9. The modular stock system of claim 8, the body blocking the groove shaped at an angle in one direction, wherein the stock module is then capable of bypassing the clip in one direction, but not the other without biasing the tooth.
10. The modular stock system of claim 9, the attachment means further comprising a clipping means and at least one bole capable of receiving a clipping means built into the buffer tube and at least one corresponding hole located on the hind segment in a manner to juxtapose the buffer tube and segment's holes when the hind segment is appropriately positioned on the buffer tube wherein the clipping means may be inserted through the holes and thus secure the hind segment to the buffer tube.
11. The modular stock system of claim 8, the attachment means further comprising a clipping means and at least one hole capable of receiving a clipping means built into the buffer tube and at least one corresponding hole located on the hind segment in a manner to juxtapose the buffer tube and segment's holes when the hind segment is appropriately positioned on the buffer tube wherein the clipping means may be inserted through the holes and thus secure the hind segment to the buffer tube.
12. The modular stock system of claim 7, the attachment means further comprising a clipping means and at least one hole capable of receiving a clipping means built into the buffer tube and at least one corresponding bole located on the hind segment in a manner to juxtapose the buffer tube and segment's holes when the hind segment is appropriately positioned on the buffer tube wherein the clipping means may be inserted through the holes and thus secure the hind segment to the buffer tube.
13. The modular stock system of claim 6, the attachment means further comprising a clipping means and at least one hole capable of receiving a clipping means built into the buffer tube and at least one corresponding hole located on the hind segment in a manner to juxtapose the buffer tube and segment's holes when the hind segment is appropriately positioned on the buffer tube wherein the clipping means may be inserted through the holes and thus secure the hind segment to the buffer tube.
14. The modular stock system of claim 5, the attachment means further comprising a clipping means and at least one hole capable of receiving a clipping means built into the buffer tube and at least one corresponding hole located on the hind segment in a manner to juxtapose the buffer tube and segment's holes when the hind segment is appropriately positioned on the buffer tube wherein the clipping means may be inserted through the holes and thus secure the hind segment to the buffer tube.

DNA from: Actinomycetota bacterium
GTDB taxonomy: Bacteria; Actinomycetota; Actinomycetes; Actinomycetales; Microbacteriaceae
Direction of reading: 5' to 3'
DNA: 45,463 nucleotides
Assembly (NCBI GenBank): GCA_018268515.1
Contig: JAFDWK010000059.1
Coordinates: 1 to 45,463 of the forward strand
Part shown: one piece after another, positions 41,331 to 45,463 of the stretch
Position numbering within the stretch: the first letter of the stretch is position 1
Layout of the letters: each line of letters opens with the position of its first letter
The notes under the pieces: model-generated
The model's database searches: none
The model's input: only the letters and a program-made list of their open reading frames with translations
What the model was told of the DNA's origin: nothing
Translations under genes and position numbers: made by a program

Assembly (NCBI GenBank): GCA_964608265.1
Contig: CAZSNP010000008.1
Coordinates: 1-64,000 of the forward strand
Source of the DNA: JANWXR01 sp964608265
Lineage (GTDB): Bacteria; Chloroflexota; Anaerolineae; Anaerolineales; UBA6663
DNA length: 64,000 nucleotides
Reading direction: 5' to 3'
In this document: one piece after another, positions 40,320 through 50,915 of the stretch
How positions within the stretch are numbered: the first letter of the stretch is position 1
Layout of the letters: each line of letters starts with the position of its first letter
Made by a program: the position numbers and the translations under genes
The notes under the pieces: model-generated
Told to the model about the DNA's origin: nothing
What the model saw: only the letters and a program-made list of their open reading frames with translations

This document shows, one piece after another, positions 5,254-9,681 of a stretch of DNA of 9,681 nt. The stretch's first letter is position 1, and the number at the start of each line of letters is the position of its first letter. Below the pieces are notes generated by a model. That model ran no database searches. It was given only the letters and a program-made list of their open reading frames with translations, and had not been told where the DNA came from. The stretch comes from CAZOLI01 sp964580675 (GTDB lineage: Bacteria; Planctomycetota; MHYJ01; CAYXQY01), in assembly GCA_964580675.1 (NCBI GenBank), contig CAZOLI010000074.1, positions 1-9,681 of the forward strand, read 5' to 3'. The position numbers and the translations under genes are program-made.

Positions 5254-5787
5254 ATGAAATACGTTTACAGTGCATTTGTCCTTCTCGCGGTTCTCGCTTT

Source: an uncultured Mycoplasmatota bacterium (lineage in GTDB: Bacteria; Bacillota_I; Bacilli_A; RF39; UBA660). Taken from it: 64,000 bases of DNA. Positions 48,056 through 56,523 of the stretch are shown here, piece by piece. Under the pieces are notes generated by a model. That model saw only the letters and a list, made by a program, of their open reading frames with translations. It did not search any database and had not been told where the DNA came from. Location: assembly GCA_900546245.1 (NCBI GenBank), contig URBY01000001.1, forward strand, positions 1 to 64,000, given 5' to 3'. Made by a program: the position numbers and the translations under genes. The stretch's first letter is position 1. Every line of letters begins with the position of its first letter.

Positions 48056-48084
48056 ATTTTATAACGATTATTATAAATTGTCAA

15. The modular stock system of claim 4, the attachment means further comprising a clipping means and at least one hole capable of receiving a clipping means built into the buffer tube and at least one corresponding hole located on the hind segment in a manner to juxtapose the buffer tube and segment's holes when the hind segment is appropriately positioned on the buffer tube wherein the clipping means may be inserted through the holes and thus secure the hind segment to the buffer tube.
16. The modular stock system of claim 3, the attachment means further comprising a clipping means and at least one hole capable of receiving a clipping means built into the buffer tube and at least one corresponding hole located on the hind segment in a manner to juxtapose the buffer tube and segment's holes when the hind segment is appropriately positioned on the buffer tube wherein the clipping means may be inserted through the holes and thus secure the hind segment to the buffer tube.
17. The modular stock system of claim 2, the attachment means further comprising a clipping means and at least one hole capable of receiving a clipping means built into the buffer tube and at least one corresponding hole located on the hind segment in a manner to juxtapose the buffer tube and segment's holes when the hind segment is appropriately positioned on the buffer tube wherein the clipping means may be inserted through the holes and thus secure the hind segment to the buffer tube.
18. The modular stock system of claim 1, the attachment means further comprising a clipping means and at least one hole capable of receiving a clipping means built into the buffer tube and at least one corresponding hole located on the hind segment in a manner to juxtapose the buffer tube and segment's boles when the hind segment is appropriately positioned on the buffer tube wherein the clipping means may be inserted through the holes and thus secure the hind segment to the buffer tube.
19. The modular stock system of claim 1, the attachment means further comprising a clipping means and at least one hole capable of receiving a clipping means built into the buffer tube and at least one corresponding hole located on the hind segment in a manner to juxtapose the buffer tube and segment's holes when the hind segment is appropriately positioned on the buffer tube wherein the clipping means may be inserted through the holes and thus secure the hind segment to the buffer tube.
Description
CROSS-REFERENCE TO RELATED APPLICATIONS

This application is a continuation application based on earlier filed application Ser. No. 10/180,429, filed on Jun. 25, 2002 now U.S. Pat. No. 6,651,371 which claims priority of 60/300,646 filed Jun. 25, 2001, said Application hereby incorporated herein by reference.